Monday, 12 November 2018
With more and more of our day-to-day dealings being conducted online, it is important to think about who can access to your passwords and digital assets after you die. The information below is a great starting point to consider.
What exactly are “digital assets”?
Digital assets can include:
- Any files or information you have stored on, or access using, your digital devices (for example, your computer, camera or smart phone) or stored on cloud based storage (for example Dropbox or iCloud), these files could be: photos; videos; music; movies; and documents.
- Any online accounts and services you use, for example:
- your email accounts;
- your social media accounts (like Facebook, Instagram, LinkedIn);
- your online shopping accounts (like eBay);
- any websites or blogs you control; and
- any other similar online only accounts (like PayPal).
What happens to your digital assets if you lose capacity or die?
If you lose capacity or die, it will be necessary for someone else to manage your digital assets on your behalf. It can be difficult to identify and access your digital assets. Your representative will need to determine:
- How they can gain access to your digital assets;
- What (if any) digital assets can or need to be transferred; and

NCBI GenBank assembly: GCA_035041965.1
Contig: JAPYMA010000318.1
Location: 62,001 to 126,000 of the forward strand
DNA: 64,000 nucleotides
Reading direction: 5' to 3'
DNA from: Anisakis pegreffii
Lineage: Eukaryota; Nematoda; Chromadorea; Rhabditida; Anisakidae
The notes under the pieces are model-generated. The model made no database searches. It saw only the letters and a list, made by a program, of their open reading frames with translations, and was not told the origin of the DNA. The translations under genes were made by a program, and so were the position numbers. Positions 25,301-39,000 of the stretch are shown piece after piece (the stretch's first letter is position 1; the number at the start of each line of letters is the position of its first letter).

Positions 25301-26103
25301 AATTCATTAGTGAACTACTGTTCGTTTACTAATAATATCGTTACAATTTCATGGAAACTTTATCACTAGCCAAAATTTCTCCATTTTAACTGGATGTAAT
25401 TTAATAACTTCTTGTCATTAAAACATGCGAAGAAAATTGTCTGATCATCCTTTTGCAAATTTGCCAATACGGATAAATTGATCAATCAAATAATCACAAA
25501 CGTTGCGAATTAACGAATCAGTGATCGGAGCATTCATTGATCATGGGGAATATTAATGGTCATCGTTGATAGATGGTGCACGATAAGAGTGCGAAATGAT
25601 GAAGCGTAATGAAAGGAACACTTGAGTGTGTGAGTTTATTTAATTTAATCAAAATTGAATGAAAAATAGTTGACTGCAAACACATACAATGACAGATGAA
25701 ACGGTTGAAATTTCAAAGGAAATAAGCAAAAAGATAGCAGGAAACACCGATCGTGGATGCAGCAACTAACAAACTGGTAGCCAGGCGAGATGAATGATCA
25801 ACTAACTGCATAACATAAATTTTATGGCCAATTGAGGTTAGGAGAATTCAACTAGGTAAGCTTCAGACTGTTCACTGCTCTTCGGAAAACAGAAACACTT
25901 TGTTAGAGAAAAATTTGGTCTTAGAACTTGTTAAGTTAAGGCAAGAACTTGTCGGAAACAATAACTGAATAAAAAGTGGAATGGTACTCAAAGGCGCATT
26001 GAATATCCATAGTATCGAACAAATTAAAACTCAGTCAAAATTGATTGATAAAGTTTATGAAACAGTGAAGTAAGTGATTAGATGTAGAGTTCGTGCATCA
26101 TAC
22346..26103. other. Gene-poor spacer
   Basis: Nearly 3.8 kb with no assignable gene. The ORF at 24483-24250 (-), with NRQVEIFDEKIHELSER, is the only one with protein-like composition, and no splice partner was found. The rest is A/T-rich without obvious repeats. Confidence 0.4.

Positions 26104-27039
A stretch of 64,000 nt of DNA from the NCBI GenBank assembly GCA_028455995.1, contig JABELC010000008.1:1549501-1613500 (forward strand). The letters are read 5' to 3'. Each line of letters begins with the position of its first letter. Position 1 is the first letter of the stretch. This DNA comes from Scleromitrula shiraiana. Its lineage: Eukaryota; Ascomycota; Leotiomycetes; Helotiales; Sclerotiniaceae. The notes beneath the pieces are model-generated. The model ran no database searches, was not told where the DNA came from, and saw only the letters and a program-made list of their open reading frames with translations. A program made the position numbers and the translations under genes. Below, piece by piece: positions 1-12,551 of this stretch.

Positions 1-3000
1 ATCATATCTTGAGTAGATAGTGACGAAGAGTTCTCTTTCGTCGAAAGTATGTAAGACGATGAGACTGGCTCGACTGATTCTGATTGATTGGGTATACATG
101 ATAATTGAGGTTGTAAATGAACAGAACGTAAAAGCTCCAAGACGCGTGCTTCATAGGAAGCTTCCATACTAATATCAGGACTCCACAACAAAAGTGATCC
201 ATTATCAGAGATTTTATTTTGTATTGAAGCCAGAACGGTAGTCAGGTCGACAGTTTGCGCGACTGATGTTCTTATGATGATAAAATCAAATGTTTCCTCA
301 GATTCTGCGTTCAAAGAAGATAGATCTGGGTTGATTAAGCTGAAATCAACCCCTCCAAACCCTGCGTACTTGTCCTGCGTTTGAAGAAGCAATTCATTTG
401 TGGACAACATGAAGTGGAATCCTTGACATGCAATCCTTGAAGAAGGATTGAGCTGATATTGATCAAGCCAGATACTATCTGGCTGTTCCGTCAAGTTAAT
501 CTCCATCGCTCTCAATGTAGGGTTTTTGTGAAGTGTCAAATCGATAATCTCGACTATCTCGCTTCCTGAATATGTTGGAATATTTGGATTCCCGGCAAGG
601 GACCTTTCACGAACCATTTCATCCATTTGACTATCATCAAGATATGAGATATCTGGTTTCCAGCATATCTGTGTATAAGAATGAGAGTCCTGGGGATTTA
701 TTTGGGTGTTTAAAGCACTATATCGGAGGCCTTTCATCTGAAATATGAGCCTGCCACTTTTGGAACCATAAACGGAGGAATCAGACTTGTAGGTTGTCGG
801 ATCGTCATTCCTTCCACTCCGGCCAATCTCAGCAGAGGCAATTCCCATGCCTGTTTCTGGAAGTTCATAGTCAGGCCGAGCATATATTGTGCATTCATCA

- What digital assets need to be cancelled and how they go about doing this.
In many circumstances, you may not even actually own the “digital asset” as online accounts often grant you a licence to use their service, which terminate on your death.
How to deal with your digital assets
We recommend you:
Keep a list
- Start working on a list of your digital assets, this will help your representative with where to start. As a minimum we recommend your list detail the types of digital assets you have, but you may also choose to include in this list additional information like:
- URLs; and
- Passwords, including passwords to your smart phones and tablets (be mindful of how often you update your passwords, the list may become redundant very quickly!).
- Be aware of security – you do not want this list to get into the wrong hands, particularly if your passwords are on it!
- Keep in mind this list is going to grow over time, so it is something that will need to be updated regularly;
- Consider where you might store the list – it should be in a safe place where your representative can find it;
- Consider if the list is going to be digital or in paper form – if it is digital, how will your representative gain access to it?
- There are applications available to assist you in managing your accounts and passwords, which means you would only need to provide your representative with one master password to this application.
Ensure your Digital Assets are provided for in your Will and Power of Attorney
- Consider who is going to be responsible for administering your digital assets, who is the appropriate person?
- You may choose to gift your digital assets to a specific person.
- We recommend you consider this and ensure your Will and enduring power of attorney have been drafted to deal with your digital assets in accordance with your wishes
As we continue to become more and more dependent on technology, your digital assets will continue to grow.
Please get in with your legal representative if you need advice on how to manage your digital assets on your death or incapacity.